Members of Iraq’s outgoing parliament voted in favour of manually recounting all votes cast in the election following the May elections due to allegations of voter fraud.

Iraqi Sha cleric Moqtada al Sadr (L) looks at Iraqi Prime Minister Haider al Abadi during a news conference in Najaf, Iraq June 23, 2018.
Iraqi Sha cleric Moqtada al Sadr (L) looks at Iraqi Prime Minister Haider al Abadi during a news conference in Najaf, Iraq June 23, 2018. (Reuters)

Iraq's Supreme Court has ratified the results of the May 12 parliamentary election, its spokesman said on Sunday, setting in motion a 90-day constitutional deadline for the winning parties to form a government.

"The court has issued a decision to ratify the results of the parliamentary election," spokesman Iyas al Samouk said in a statement.

The ratification makes the results formal and lawmakers now have to gather and elect a speaker, then president and finally a prime minister and cabinet within 90 days.

A nationwide recount of votes showed on August 10 that populist Shia cleric Moqtada al Sadr's party retained the lead, positioning him to play a central role in forming the country's next government. 

Moqtada al Sadr's Sairoon coalition dominated the polls capturing more parliamentary seats than any other party or alliance, winning 54 parliamentary seats, according to official results. Sairoon was followed by a Hashd al Shaabi-led coalition (47 seats) and Prime Minister Haider al Abadi's Victory Bloc (42 seats).

The recount showed little had changed from the initial results.

Chief Justice Medhat al Mahmoud, speaks to journalist in the Supreme Court building in Baghdad, Iraq, Thursday, June 21, 2018 after Iraq's Supreme Court endorsed a manual recount of all ballots from the national elections in May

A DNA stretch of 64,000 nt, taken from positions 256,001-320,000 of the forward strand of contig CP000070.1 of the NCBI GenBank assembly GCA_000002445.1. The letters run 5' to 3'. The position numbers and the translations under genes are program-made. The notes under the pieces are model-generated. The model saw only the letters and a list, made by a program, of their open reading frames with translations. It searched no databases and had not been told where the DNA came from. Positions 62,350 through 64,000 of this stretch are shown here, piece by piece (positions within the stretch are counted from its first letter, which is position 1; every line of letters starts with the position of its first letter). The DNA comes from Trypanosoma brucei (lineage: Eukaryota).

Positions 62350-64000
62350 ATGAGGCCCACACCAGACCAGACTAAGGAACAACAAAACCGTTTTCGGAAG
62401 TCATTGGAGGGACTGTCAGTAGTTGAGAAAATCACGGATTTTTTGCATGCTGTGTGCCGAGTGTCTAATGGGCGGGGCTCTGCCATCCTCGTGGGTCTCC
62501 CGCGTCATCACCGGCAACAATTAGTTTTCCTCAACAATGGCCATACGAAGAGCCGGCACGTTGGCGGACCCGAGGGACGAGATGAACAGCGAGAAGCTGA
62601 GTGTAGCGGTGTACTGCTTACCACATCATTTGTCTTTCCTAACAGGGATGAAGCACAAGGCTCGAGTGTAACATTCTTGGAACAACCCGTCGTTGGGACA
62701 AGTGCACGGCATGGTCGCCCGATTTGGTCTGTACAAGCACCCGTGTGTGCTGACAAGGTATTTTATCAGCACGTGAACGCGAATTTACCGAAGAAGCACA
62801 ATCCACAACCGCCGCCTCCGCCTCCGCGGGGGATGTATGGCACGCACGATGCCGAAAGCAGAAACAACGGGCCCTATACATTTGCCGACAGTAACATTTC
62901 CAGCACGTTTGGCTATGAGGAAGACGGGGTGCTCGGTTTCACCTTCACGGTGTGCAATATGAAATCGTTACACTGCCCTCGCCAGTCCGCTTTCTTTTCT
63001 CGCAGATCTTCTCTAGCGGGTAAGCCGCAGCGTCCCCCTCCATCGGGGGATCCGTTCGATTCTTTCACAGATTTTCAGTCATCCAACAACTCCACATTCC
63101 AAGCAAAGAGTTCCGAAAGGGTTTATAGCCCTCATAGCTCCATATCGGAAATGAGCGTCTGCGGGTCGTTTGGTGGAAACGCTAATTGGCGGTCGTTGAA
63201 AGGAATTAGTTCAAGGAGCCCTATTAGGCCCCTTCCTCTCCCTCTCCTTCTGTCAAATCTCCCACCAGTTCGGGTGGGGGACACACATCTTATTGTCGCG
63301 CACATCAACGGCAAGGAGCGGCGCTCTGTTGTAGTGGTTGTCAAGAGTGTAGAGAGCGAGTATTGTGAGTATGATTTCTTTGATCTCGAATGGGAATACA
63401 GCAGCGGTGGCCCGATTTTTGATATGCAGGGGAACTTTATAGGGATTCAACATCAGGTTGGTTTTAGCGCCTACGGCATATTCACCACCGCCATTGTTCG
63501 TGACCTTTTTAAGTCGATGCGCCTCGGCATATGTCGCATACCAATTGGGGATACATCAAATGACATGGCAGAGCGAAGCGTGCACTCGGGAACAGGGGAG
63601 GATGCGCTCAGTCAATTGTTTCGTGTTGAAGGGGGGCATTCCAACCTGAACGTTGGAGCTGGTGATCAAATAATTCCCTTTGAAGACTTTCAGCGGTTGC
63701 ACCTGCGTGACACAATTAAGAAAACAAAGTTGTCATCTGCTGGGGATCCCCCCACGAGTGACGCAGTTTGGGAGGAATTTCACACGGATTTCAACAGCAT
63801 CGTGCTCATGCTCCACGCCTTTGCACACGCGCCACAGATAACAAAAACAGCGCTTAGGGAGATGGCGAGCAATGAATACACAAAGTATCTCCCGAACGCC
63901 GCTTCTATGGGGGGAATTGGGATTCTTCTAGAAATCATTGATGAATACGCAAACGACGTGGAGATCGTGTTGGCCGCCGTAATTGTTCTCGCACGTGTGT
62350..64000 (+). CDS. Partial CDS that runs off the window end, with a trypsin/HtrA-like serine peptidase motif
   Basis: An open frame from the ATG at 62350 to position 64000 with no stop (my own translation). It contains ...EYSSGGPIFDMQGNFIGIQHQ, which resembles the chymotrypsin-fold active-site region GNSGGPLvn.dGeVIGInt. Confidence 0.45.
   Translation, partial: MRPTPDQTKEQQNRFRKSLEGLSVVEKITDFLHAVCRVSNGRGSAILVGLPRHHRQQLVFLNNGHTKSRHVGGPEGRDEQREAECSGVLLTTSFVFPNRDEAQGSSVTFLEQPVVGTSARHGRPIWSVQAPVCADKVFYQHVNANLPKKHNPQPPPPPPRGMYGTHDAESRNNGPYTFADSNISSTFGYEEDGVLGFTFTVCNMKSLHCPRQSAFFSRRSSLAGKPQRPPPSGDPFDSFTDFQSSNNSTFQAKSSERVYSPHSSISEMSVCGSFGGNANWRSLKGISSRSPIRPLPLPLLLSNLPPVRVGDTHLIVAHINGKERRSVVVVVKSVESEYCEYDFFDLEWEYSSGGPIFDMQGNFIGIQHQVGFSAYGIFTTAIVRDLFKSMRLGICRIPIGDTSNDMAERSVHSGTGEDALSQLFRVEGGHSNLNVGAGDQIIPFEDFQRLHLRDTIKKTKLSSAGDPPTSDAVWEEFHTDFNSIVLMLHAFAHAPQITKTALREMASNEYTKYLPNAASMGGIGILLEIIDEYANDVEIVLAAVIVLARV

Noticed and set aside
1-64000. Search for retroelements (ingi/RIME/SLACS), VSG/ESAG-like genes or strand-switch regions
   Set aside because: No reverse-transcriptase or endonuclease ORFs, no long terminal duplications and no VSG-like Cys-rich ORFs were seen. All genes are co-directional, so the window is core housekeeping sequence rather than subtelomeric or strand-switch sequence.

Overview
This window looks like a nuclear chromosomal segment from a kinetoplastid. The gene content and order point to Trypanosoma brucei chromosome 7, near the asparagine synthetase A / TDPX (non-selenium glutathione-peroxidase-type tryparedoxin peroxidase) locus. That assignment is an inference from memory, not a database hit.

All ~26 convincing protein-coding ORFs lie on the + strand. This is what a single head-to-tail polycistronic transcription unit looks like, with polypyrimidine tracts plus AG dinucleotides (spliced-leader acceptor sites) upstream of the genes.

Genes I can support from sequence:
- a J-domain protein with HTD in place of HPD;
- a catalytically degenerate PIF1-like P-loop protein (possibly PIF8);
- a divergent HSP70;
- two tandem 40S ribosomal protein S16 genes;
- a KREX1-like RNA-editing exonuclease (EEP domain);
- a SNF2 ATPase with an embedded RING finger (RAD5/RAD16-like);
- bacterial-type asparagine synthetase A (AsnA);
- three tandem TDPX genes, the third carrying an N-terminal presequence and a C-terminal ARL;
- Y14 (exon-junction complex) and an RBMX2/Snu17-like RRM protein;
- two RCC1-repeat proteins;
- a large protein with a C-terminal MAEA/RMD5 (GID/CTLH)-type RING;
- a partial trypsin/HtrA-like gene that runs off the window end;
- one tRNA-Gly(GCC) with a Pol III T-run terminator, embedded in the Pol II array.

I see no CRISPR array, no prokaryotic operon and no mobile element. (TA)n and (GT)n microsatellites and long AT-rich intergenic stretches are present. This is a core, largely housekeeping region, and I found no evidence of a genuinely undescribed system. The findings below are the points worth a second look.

Chief Justice Medhat al Mahmoud, speaks to journalist in the Supreme Court building in Baghdad, Iraq, Thursday, June 21, 2018 after Iraq's Supreme Court endorsed a manual recount of all ballots from the national elections in May (AP)

For more than two months, the results of Iraq’s hard-fought parliamentary polls have remained the subject of a bitter dispute amid widespread allegations of voter fraud.

Parliament in June ordered a nationwide manual recount of the results, which were tallied electronically, after a government report said there were widespread violations and blamed the electoral commission.

Iraq's Supreme Court endorsed a manual recount of all ballots from the national elections, but rejected the invalidation of ballots from abroad and from voters displaced by recent conflict.

A warehouse storing ballots from eastern Baghdad was burned down days after the parliament filed the legislation. No suspects have been named in the apparent arson, and authorities have not given an estimate as to how many ballots were destroyed in the fire.

Smoke rises from a fire that broke out at Baghdad's largest ballot box storage site, where ballots from Iraq's May parliamentary elections are stored, in Baghdad, Iraq.
Smoke rises from a fire that broke out at Baghdad's largest ballot box storage site, where ballots from Iraq's May parliamentary elections are stored, in Baghdad, Iraq. (Reuters)

Invalidation of ballots from abroad rejected

The court rejected the mass invalidation of the expatriate and displaced persons vote, and the armed services vote in the country's Kurdish governorates. Chief Justice Medhat al Mahmoud said the sweeping measure was unjust to voters whose ballots were shown to be legitimate.

Iraqis displaced population, mostly driven from their homes during battles against Daesh and international groups urged authorities to take measures to ensure they could vote. The perception that Sunni-majority northern Iraq was being marginalised by the Shia-dominated government in Bagdad was seen as a key to fueling Daesh's insurgency earlier this decade.